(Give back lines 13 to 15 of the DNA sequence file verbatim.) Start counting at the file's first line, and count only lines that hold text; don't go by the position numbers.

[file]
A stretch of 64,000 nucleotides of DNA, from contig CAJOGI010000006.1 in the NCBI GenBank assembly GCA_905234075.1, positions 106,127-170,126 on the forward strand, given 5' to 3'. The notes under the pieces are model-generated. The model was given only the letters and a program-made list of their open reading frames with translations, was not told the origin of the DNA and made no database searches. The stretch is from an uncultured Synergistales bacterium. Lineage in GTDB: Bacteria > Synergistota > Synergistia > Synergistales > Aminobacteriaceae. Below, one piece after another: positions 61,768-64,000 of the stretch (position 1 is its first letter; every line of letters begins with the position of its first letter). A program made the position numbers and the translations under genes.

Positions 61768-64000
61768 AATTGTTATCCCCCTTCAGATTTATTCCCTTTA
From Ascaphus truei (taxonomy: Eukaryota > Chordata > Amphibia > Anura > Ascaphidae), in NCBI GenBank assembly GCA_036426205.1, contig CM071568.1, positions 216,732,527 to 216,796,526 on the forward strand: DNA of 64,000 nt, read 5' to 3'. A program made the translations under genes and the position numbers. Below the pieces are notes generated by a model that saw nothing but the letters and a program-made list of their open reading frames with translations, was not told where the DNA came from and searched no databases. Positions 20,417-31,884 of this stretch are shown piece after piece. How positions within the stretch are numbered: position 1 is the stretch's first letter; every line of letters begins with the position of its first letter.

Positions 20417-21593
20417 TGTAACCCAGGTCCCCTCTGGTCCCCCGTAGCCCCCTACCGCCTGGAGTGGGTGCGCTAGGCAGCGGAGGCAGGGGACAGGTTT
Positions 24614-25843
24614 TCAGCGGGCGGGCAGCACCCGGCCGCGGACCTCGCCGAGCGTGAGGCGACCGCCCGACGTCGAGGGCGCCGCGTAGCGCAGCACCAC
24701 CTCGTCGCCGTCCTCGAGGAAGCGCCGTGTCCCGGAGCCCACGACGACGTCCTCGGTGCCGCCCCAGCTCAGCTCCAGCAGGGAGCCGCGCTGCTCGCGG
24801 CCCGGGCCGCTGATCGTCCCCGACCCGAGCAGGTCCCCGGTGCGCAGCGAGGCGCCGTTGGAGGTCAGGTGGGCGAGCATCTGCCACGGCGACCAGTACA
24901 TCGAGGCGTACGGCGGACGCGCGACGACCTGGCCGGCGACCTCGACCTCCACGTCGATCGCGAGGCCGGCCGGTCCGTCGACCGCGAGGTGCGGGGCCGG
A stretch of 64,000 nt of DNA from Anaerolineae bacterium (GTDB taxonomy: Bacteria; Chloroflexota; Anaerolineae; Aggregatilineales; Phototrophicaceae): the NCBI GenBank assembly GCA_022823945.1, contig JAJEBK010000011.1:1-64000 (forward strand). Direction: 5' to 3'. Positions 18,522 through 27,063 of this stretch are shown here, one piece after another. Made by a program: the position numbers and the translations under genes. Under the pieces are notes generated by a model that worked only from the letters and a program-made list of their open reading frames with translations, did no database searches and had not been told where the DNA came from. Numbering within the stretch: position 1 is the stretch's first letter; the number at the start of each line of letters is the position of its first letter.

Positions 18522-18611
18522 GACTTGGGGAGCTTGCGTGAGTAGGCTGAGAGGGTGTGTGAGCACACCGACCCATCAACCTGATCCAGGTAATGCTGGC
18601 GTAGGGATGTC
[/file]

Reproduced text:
Positions 18522-18611
18522 GACTTGGGGAGCTTGCGTGAGTAGGCTGAGAGGGTGTGTGAGCACACCGACCCATCAACCTGATCCAGGTAATGCTGGC
18601 GTAGGGATGTC